Editor: Please tell us about your professional background.
Weinstein: After graduating from NYU School of Law in 1978, I clerked for a year for Judge James Hunter III of the U.S. Court of Appeals for the Third Circuit. I went from there to private practice, eventually becoming a partner at a now-defunct intellectual property boutique called Milgrim Thomajan, where I became an intellectual property litigator.
While at Milgrim in the late 1980s, I started litigating false advertising cases. What started as a small aspect of my practice grew as I began working for more clients involved in such disputes. It’s primarily a litigation practice; however, I also regularly do counseling with clients.
For the past two decades, advertising litigation has been a mainstay of my practice. A major focus of my practice is Lanham Act litigation. The Lanham Trademark Act is a federal statute that provides causes of action not only for trademark infringement but also for false advertising.
I also spend a lot of time defending consumer class action cases that allege deceptive advertising or unfair competition. These state law class actions can be brought in either a state or federal court. In addition to Lanham Act and consumer fraud litigation, I also have a steady diet of cases before the National Advertising Division of the Council of Better Business Bureaus, which goes by the acronym NAD. I am involved with matters before the FTC and the FDA and occasionally other regulatory bodies. I also am involved in foreign advertising disputes, where I work with our clients and foreign counsel in Europe, Asia and the Pacific.
Editor: You recently had a victory defending the U.S. Green Building Council (USGBC), the developer of the Leadership in Energy and Environmental Design (LEED) rating system for environmentally sustainable commercial and residential buildings. What is the LEED rating system?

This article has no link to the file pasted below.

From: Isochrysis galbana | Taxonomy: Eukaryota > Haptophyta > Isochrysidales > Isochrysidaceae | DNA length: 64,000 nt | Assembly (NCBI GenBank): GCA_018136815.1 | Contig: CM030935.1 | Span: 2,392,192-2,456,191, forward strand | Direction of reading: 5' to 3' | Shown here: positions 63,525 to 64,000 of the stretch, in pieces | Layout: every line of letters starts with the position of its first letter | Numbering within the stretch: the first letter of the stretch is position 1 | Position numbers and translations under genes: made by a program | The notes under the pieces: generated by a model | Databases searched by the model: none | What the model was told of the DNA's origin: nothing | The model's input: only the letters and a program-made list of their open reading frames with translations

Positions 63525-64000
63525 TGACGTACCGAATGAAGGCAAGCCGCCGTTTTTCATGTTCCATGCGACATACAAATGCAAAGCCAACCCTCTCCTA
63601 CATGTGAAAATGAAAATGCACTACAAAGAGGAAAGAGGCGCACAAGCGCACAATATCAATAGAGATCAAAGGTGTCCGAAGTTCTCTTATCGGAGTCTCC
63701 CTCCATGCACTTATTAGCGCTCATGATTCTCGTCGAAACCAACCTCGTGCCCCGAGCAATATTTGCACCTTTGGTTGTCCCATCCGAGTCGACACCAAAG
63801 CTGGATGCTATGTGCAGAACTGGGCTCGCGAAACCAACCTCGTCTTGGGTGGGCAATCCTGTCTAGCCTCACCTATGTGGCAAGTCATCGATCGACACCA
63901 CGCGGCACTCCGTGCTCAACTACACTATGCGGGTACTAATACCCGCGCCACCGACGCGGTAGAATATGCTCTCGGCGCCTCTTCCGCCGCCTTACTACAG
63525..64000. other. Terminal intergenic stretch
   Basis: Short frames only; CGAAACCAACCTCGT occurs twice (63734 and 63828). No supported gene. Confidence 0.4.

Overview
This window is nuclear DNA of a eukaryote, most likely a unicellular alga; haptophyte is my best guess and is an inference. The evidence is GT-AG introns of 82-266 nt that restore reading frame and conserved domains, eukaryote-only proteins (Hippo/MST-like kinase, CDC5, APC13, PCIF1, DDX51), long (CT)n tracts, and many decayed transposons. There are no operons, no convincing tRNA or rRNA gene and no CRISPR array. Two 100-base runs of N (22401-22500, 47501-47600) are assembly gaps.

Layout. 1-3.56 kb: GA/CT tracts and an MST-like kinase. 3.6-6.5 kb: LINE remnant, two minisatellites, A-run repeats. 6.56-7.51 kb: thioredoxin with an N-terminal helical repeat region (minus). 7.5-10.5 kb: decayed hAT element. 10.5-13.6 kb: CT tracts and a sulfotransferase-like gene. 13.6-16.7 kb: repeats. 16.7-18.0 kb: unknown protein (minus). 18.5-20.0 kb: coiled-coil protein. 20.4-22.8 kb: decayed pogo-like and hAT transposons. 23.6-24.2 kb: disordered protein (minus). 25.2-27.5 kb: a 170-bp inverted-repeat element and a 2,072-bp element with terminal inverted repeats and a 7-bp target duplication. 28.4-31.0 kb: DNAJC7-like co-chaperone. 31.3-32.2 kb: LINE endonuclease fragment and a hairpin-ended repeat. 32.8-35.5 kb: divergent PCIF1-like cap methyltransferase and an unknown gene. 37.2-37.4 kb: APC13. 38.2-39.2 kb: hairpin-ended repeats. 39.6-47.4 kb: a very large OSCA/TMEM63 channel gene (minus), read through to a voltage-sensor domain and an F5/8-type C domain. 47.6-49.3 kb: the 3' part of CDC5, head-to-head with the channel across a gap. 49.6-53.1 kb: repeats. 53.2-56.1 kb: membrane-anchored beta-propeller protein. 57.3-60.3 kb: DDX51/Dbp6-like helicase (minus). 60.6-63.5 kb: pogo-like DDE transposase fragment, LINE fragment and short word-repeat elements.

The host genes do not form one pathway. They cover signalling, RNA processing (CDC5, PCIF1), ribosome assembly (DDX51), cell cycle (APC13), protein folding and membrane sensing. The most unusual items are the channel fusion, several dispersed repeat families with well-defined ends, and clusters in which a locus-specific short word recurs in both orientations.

Weinstein: The primary business of USGBC involves the rating of commercial and residential buildings using the LEED rating system, which has become by far the most popular system for rating the environmental sustainability of the design of buildings in the United States and increasingly abroad.
Most buildings that obtain LEED ratings are new construction, but more recently a LEED rating system was introduced for existing buildings and the redesign of old buildings. LEED certification is a very good way of informing the public that there has been independent third-party verification that the building has been designed with an eye towards sustainability in a variety of respects. These include sustainable building sites, indoor environmental quality, energy conservation, water efficiency, and use of sustainable building materials and resources, among other things.
Editor: Please tell us about the litigation against USGBC.
Weinstein: The lawsuit against USGBC was the brainchild of Henry Gifford, who is involved in the real estate business in New York City. It started as a class action alleging violations of RICO and of the Sherman Act and false advertising in violation of the Lanham Act and New York state law. Ultimately Gifford dropped the class claims, but found several other individual plaintiffs to join his suit. These other individuals worked in various aspects of the construction business, ranging from architects to HVAC specialists, mold remediators and energy consultants.
The amended complaint alleged in essence that the LEED certification system was fraudulent because it did not measure how buildings actually performed but only measured how they were designed to perform. On its merits, we felt that it was an entirely baseless lawsuit because the USGBC has always been utterly clear on its website and in its other communications to the public about what LEED is and isn’t. With regard to new buildings, LEED is by necessity, and is explicitly claimed to be, a measurement of how a building is designed, not how it will perform. That is because for new construction, the LEED certification is based on design, and the award of the LEED certification is made preoccupancy, before actual energy and other environmental performance can be measured.